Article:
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Discussion Starter · #1 ·
Hi guys!
I have a 5.5 gallon betta tank with 1 nerite snail.
The tank is moderately to heavily planted.
The plants are green and doing well.
However, I have this ugly hair algae and somewhat fuzzy brown algae on a lot of my plants.
I have tried red cherry shrimp, but my betta attacked them.
To combat the algae, I have added a nerite snail about 9 months ago.
The nerite snail does a great job at keeping the glass clean, but the nerite snail will not go on any leaves.
Do you guys have any creatures that will eat hair algae and/or brown algae?
The only creature that I know will eat hair algae is the Siamese Algae Eater, but I obviously can not put that in a 5.5 gallon aquarium.
Do you guys no any fish or inverts. that will help with my algae problem?
I do not want to resort to chemicals, but if that's the only option, do you guys know any good products that will get rid of algae but will be safe with the live plants and fish?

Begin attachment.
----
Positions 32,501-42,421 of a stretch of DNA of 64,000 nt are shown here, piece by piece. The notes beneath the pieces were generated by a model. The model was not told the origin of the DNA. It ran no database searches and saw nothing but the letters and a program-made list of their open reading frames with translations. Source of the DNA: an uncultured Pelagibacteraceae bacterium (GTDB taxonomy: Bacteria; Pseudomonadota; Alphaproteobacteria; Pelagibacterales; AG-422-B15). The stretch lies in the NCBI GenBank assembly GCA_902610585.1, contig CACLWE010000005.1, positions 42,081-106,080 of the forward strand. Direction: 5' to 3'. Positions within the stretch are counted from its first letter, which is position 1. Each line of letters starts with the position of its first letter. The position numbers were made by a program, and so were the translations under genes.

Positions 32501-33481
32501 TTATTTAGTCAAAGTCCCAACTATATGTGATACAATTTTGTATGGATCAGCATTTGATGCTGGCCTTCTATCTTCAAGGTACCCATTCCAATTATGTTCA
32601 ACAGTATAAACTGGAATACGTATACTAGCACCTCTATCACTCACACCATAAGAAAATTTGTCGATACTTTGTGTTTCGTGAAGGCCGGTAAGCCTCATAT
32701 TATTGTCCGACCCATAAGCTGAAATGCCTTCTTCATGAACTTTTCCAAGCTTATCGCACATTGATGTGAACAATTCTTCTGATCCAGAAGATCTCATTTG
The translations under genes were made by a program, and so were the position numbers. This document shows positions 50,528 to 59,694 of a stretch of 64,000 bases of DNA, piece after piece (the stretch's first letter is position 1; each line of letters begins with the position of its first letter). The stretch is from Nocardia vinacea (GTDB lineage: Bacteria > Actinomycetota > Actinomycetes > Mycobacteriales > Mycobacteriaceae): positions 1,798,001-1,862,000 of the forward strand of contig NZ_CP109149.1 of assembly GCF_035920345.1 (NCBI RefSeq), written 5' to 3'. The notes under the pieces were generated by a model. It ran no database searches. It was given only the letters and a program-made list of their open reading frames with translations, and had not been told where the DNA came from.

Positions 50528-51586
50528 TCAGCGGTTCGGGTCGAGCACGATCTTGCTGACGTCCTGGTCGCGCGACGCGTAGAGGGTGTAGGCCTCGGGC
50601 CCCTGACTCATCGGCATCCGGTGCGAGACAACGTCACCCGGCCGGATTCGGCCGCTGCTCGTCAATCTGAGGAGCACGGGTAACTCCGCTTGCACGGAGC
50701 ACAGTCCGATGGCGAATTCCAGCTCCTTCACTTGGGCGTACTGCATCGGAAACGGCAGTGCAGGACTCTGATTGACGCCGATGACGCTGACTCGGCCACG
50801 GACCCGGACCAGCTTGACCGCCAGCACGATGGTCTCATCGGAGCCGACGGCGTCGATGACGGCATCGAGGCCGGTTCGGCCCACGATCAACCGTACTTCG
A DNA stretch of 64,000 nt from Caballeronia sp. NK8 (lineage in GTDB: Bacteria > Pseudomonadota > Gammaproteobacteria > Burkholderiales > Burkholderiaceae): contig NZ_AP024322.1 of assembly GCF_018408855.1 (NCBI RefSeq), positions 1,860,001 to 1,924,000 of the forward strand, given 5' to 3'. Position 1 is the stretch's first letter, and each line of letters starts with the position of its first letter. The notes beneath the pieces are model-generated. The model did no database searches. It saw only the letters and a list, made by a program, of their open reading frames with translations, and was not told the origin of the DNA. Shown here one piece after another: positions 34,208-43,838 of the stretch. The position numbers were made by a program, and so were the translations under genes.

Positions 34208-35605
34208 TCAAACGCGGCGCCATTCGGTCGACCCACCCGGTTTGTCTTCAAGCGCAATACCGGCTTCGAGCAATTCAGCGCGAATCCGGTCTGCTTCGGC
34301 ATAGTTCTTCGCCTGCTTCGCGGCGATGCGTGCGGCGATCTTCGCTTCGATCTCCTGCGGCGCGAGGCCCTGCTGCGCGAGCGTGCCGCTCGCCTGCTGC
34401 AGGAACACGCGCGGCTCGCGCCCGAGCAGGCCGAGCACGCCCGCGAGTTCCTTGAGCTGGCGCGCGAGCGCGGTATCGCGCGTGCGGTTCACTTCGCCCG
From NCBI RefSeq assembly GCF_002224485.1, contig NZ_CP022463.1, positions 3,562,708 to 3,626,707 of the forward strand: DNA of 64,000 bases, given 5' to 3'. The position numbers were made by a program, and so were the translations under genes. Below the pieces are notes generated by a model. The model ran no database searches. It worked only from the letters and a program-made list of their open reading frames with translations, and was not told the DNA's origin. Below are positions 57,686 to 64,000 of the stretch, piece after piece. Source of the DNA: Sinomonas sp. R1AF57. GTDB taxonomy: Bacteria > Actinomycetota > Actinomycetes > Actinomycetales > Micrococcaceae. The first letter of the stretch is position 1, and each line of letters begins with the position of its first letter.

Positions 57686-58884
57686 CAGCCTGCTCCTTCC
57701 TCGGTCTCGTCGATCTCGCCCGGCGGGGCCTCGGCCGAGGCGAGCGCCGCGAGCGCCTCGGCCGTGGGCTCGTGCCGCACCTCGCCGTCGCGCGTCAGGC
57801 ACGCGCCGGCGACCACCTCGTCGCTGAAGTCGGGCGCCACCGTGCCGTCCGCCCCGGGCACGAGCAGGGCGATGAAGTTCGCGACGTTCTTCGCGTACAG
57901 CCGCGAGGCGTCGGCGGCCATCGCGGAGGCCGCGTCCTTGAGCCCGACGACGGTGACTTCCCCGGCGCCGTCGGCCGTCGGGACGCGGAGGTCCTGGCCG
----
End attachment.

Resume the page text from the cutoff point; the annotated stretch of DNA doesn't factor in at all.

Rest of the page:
Thank you so much!
 

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Discussion Starter · #2 ·
BTW, I have considered Amano shrimp, because they are bigger than the Red cherry shrimp. However, I have no access to them what so ever.
Unless you guys have a REPUTABLE website you guys can recommend to me.
Thanks
 

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You should posts what lights you use, how long the lights are on, and how high they are above the substrate. Also nitrate readings.
 

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Discussion Starter · #4 ·
I am using a 15 watt flora glo t8 light the kelvin rating is not that great, but the plants seem to be doing well, and the light is about a 1 foot and 2 inches from the substrate. At this time, I can not provide a nitrate reading.